Primary Cutaneous Nocardiosis in an Adolescent with Crohn Disease

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Nocardia is an aerobic, Gram-positive, partially acid-fast bacterium that often manifests as pulmonary infection since the primary route of entry is via the respiratory tract. As an opportunistic organism, Nocardia primarily affects immunocompromised individuals. Infection with Nocardia is uncommon. Primary cutaneous nocardiosis which is caused by percutaneous inoculation is even more rare. Here, we report a case of primary cutaneous nocardiosis in an adolescent with Crohn disease receiving treatment with adalimumab and azathioprine. Early identification and treatment are important to prevent disease progression and to avoid severe complications. Diagnosis is made principally by culture. Given that culture results may take up to two weeks to return, primary cutaneous nocardiosis should be maintained in the differential for any superficial cutaneous infection that arises in individuals undergoing treatment with immunosuppressive agents.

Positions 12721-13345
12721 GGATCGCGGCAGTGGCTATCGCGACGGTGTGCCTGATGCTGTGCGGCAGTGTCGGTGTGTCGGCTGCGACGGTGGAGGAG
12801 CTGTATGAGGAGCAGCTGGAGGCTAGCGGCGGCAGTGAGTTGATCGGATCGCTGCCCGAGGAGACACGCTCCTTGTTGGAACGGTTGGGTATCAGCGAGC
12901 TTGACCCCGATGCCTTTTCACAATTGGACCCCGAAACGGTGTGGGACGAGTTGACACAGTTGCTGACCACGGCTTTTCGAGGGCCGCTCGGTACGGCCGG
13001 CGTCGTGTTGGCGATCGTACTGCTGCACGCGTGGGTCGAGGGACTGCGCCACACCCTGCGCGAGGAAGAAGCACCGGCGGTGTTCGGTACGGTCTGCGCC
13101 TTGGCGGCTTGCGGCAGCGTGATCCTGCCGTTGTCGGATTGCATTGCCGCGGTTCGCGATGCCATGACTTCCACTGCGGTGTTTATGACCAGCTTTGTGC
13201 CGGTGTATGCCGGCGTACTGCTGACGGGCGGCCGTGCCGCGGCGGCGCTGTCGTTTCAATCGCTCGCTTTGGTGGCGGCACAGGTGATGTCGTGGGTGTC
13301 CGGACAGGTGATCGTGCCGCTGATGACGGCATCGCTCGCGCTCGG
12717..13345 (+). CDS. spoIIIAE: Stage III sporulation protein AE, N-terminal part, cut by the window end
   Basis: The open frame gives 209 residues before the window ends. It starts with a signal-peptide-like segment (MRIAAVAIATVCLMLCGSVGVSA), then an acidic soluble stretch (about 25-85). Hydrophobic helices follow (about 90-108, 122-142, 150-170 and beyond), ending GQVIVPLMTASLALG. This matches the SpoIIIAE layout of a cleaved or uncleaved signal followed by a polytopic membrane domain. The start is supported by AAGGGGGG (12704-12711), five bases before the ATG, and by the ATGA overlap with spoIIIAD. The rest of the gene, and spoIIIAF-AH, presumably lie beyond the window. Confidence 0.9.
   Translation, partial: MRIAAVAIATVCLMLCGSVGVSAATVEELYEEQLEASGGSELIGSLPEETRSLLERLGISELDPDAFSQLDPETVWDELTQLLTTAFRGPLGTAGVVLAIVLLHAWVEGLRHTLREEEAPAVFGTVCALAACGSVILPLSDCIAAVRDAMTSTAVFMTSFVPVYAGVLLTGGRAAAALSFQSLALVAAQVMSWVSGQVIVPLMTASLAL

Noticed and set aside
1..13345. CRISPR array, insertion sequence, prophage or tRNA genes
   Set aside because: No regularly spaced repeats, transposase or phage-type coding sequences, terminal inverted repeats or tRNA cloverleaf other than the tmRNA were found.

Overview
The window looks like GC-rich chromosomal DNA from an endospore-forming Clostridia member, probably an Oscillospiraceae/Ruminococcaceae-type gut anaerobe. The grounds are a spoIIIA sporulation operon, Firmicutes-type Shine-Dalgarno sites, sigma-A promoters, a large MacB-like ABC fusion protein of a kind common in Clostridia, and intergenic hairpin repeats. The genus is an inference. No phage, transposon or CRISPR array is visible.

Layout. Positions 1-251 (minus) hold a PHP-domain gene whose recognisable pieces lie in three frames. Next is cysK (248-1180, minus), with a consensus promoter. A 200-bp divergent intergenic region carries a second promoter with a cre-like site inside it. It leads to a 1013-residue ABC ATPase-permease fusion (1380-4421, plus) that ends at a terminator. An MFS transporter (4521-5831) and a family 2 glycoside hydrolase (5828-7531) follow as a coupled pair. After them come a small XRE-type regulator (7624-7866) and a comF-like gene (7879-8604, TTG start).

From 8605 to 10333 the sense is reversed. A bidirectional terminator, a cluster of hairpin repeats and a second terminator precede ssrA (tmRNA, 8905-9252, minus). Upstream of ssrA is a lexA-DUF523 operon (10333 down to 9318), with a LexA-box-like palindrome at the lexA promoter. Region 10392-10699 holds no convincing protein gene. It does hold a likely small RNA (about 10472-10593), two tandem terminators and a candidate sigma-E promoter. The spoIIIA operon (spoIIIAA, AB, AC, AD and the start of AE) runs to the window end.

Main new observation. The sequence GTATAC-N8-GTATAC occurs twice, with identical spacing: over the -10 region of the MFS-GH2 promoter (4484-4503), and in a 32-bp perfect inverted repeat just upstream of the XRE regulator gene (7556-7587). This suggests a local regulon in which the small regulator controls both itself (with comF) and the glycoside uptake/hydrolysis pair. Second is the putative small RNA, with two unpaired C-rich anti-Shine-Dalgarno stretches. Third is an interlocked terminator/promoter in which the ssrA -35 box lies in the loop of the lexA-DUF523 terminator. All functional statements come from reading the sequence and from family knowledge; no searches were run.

Steven A. Svoboda and Joshua D. Eikenberg, “Primary Cutaneous Nocardiosis in an Adolescent with Crohn Disease,” Case Reports in Pediatrics, vol. 2020, Article ID 1532875, 3 pages, 2020. doi:10.1155/2020/1532875